Assessment Of The Tear Film Part 1

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Assessment Of The Tear Film Part 1

As soon as a contact lens is placed on to the eye, it is bathed in the already complex structure of the tear film. The ability of the tear film to maintain its integrity in the presence of a contact lens is crucial for successful contact lens wear

Tear film instability can lead to deficiencies in the lens/tear interface, and the wearer reporting symptoms of dryness and discomfort, which are arguably the most common reasons for contact lens drop out 1

The importance of the tear film in maintaining comfortable contact lens wear means that the contact lens practitioner must be able to carefully and accurately assess the tears, both before and during contact lens wear. This 3-part article will review the clinical examination of the tear film in contact lens practice.

The Tear Film

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The tear film plays a multifunctional role in maintaining ocular surface health; it not only protects and moisturises the cornea, but also forms the first refractive surface for light entering the eye.2 It was previously believed that the tear film comprised of three distinct layers - a mucin, aqueous and a lipid layer.3 However, newer publications, such as the DEWS II Tear Film report,2 describe the tear film as a complex blended two layer structure, comprising of a mucoaqueous layer and an outer lipid layer (Figure 1).

This indicates that the mucin and aqueous layers are more of a continuum, with a higher concentration of mucin nearest to the ocular surface.3 It is currently understood that this complex continuum contains 20 types of mucins, approximately 1800 proteins and other essential components such as inflammatory markers, ions, salts and electrolytes.2 Each of the different components of the tear film plays an important role (Table 1); while the aqueous component provides hydration and flushes toxins, mucins bind to both lipid and water to help stabilise the tear film.

The outermost lipid layer, understood to comprise of at least 153 types of lipids, has the role of reducing evaporation and the surface tension of the thin film to avoid its collapse.2

Tear Film-Contact Lens Interactions

Modern soft contact lenses are estimated to be between 15-30 times thicker (Figure 2) than the average tear film and therefore when a contact lens is inserted on the eye and becomes bathed in the tear film, it is vital that this delicate structure is maintained.4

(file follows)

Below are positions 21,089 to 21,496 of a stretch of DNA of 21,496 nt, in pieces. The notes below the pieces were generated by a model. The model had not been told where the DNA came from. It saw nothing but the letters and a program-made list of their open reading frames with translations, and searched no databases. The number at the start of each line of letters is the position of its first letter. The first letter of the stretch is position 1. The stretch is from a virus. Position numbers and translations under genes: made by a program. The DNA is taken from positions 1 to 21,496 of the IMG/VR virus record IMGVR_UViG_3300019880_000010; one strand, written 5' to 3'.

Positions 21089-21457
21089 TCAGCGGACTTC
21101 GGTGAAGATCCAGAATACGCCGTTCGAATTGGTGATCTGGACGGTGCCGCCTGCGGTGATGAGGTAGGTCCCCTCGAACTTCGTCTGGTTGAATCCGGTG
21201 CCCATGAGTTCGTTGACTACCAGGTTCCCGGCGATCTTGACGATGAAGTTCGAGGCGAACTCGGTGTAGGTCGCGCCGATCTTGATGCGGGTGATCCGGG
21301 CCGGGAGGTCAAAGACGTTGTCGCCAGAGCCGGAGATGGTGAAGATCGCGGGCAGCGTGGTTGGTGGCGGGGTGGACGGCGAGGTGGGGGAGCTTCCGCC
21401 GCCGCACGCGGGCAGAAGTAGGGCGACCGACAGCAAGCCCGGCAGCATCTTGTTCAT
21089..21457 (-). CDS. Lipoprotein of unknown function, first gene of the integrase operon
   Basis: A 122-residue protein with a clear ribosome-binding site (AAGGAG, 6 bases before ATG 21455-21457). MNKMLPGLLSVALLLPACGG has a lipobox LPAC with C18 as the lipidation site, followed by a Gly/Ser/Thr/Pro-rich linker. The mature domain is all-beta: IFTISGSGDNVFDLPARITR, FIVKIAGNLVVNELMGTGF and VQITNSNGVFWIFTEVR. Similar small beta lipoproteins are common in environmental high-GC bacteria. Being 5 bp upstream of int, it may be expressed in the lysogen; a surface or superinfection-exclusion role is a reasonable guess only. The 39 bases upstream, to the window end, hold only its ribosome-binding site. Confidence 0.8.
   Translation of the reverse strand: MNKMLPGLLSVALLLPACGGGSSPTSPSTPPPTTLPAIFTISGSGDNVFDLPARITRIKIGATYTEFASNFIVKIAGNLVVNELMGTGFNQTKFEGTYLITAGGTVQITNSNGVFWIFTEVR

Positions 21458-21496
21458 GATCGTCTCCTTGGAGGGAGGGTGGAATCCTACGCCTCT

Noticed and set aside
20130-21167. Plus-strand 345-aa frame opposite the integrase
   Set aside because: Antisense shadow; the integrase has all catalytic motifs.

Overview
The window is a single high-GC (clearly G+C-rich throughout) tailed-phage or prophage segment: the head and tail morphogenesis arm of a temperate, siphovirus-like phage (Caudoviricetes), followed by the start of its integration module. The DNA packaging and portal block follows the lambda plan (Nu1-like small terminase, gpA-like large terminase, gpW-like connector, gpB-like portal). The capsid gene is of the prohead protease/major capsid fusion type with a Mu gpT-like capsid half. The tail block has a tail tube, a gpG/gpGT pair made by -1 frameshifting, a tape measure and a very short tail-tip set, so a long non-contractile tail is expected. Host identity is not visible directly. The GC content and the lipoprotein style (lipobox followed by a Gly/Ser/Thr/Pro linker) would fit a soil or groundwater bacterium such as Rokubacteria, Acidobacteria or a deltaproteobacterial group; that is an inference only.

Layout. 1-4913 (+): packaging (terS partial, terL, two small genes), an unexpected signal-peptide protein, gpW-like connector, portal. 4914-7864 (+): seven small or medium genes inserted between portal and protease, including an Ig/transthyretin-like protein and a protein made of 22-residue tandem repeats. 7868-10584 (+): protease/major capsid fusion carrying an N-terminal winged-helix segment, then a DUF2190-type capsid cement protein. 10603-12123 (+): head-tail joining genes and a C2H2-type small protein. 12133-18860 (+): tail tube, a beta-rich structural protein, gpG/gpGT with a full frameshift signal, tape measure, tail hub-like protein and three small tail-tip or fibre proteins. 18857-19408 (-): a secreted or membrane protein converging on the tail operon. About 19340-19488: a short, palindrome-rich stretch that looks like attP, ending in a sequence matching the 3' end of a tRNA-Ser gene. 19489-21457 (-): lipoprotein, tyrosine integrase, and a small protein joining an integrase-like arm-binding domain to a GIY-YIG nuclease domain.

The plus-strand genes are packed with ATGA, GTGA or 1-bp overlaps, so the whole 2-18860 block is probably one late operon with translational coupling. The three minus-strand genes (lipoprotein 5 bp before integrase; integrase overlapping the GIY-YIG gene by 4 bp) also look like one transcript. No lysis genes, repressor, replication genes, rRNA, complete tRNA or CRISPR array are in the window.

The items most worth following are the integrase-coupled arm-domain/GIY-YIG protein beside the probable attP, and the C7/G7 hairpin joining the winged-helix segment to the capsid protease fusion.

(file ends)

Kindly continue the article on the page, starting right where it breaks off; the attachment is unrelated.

Material properties will undoubtedly play a part in the stability of the tear film, with different materials causing different interactions.

For example, silicone hydrogel materials tend to deposit more lipid and less protein compared to high water content, ionic hydrogels.5 Deposits, whether protein or lipid, can affect the wettability of the contact lens and have an impact on both comfort and vision over time,4 therefore the presence of deposits should be noted and managed.

Assessing the tear film

Assessing the tear film accurately is made challenging in that it is transparent, small in volume (approximately 8µl) and relatively thin (between 2-5.5µm).2 Additionally, the reflex nature of the tears is induced by the method of assessment which can affect results.

Assessment of the tear film in practice can be achieved through a variety of methods, however, consistent with many aspects of contact lens practice, the slit lamp remains the instrument predominantly used by practitioners. Its high magnification and excellent optics allow detailed observation of the structures and integrity of the tear film.

A keratometer, if available, can also be employed to assess tear stability by observing the clarity of the mires between blinks. With advances in dry eye diagnostic and treatment technology, more sophisticated instrumentation can be found in clinical practice which can provide invaluable information on
the tear film.

Whilst mainly adopted for dry eye management, their use for a detailed analysis of the tear film in contact lens practice should also be considered.

This article will consider techniques that can be easily fitted into routine eye examinations and contact lens appointments, whilst also considering the value of newer technology.

Tear film evaluation can be divided into two areas – assessment of tear quantity (volume) and tear quality (stability). Each shall be considered in turn.



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